No one should have to choose between their well-being and their paycheck.
January 11, 2023
Paid leave is a basic protection that every worker needs and deserves. Yet today, more than 1.5 million Illinois workers have no access to even a single paid sick day, and fewer have access to any other type of paid leave, including vacation time.
Fortunately, the Paid Leave for All Workers Act, recently passed by the Illinois Legislature, will ensure that all workers in Illinois have access to paid leave. The Paid Leave For All Workers Act entitles employees to earn 1 hour of paid leave for every 40 hours worked, up to a minimum of 40 hours each year. Employees can use paid leave time for any purpose—to care for themselves or a family member, to attend medical appointments, to manage needs related to domestic or sexual violence, or simply go to a ball game or spend time with family and friends. The Act covers both full-time and part-time employees. Workers will not need to give their employers a reason for taking leave, but will be required to provide 7 days’ advance notice if the requested leave is foreseeable, and as soon as practicable if it is not.
With passage of the Paid Leave for All Workers Act, Illinois joins a growing number of states choosing to ensure this important protection to workers. Paid sick days laws are or will soon be in place in 14 states, the District of Columbia, and dozens of cities and local governments, including Chicago. More than 46 million private sector workers are covered by these laws. Only two states, Maine and Nevada, and two local jurisdictions, have the more flexible paid leave that can be used for any reason.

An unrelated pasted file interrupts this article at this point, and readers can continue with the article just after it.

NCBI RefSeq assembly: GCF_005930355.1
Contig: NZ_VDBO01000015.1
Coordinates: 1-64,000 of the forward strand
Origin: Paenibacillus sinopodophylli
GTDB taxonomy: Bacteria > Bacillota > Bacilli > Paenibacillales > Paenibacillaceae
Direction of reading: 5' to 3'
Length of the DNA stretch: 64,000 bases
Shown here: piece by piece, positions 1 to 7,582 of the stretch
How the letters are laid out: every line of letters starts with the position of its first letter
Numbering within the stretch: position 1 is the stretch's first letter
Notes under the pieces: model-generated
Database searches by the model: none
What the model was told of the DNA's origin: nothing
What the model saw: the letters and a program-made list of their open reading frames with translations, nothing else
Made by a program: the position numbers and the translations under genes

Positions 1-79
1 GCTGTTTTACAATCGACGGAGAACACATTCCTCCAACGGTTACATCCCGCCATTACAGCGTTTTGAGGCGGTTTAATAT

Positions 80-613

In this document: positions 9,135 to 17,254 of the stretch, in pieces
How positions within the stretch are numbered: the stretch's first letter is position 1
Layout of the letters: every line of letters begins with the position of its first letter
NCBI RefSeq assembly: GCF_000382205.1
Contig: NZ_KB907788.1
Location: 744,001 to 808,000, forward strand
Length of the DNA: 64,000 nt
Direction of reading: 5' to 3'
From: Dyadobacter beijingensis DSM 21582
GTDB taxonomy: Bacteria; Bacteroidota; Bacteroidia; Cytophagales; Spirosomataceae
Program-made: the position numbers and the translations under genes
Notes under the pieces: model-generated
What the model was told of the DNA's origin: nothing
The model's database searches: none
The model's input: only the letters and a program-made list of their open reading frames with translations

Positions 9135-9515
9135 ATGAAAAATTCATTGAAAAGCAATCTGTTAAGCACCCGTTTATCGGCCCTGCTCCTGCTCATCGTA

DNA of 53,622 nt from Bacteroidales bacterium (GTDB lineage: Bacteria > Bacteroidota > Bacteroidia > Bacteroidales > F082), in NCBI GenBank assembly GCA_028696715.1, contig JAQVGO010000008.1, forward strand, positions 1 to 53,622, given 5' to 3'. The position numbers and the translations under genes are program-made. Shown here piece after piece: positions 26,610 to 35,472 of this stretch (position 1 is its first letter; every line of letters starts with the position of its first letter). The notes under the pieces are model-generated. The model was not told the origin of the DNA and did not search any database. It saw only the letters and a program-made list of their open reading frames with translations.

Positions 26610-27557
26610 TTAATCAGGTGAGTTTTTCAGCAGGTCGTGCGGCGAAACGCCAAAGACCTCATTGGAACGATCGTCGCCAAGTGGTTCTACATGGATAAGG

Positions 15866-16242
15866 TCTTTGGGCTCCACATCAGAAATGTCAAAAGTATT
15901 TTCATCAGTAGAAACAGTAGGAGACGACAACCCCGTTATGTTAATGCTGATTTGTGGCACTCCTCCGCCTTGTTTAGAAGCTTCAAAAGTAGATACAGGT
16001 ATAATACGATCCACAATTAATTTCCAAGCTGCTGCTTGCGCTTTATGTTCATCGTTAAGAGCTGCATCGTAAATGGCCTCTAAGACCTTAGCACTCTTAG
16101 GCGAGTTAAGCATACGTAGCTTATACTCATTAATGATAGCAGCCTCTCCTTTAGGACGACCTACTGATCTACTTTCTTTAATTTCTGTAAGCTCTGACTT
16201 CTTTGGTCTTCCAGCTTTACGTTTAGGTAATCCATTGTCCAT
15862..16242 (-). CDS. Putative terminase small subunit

Workers paid low wages, who can least afford to miss work, are most likely to lack paid leave. “When I’m sick and I call my supervisor to say I can’t come to work, if I’m lucky he will say I can stay home, but then I lose a day’s pay,” said Milagros, an Illinois worker. “If I miss one day of work, I have nothing left after I pay my bills.”
The COVID-19 pandemic highlights the importance of paid leave to public health. Lack of paid leave is a barrier to workers receiving necessary health and preventive care; working people without paid leave are more than three times as likely than those with paid sick days to go without medical care.
Paid leave is a racial justice issue. Nationally, more than half (54%) of Latino/a/x workers and 38% of Black workers are unable to earn even a single sick day. In addition, low-wage workers, who are disproportionately women and people of color, are significantly less likely than higher-wage workers to have access to any other type of paid leave, particularly vacation leave. Combined with other racial disparities in employment and access to health care, the lack of paid leave aggravates racial inequities.
No one should have to choose between their well-being and that of their families and their paycheck. The Shriver Center will continue to advocate for protections that ensure health and safety, income, and job security for low-wage workers.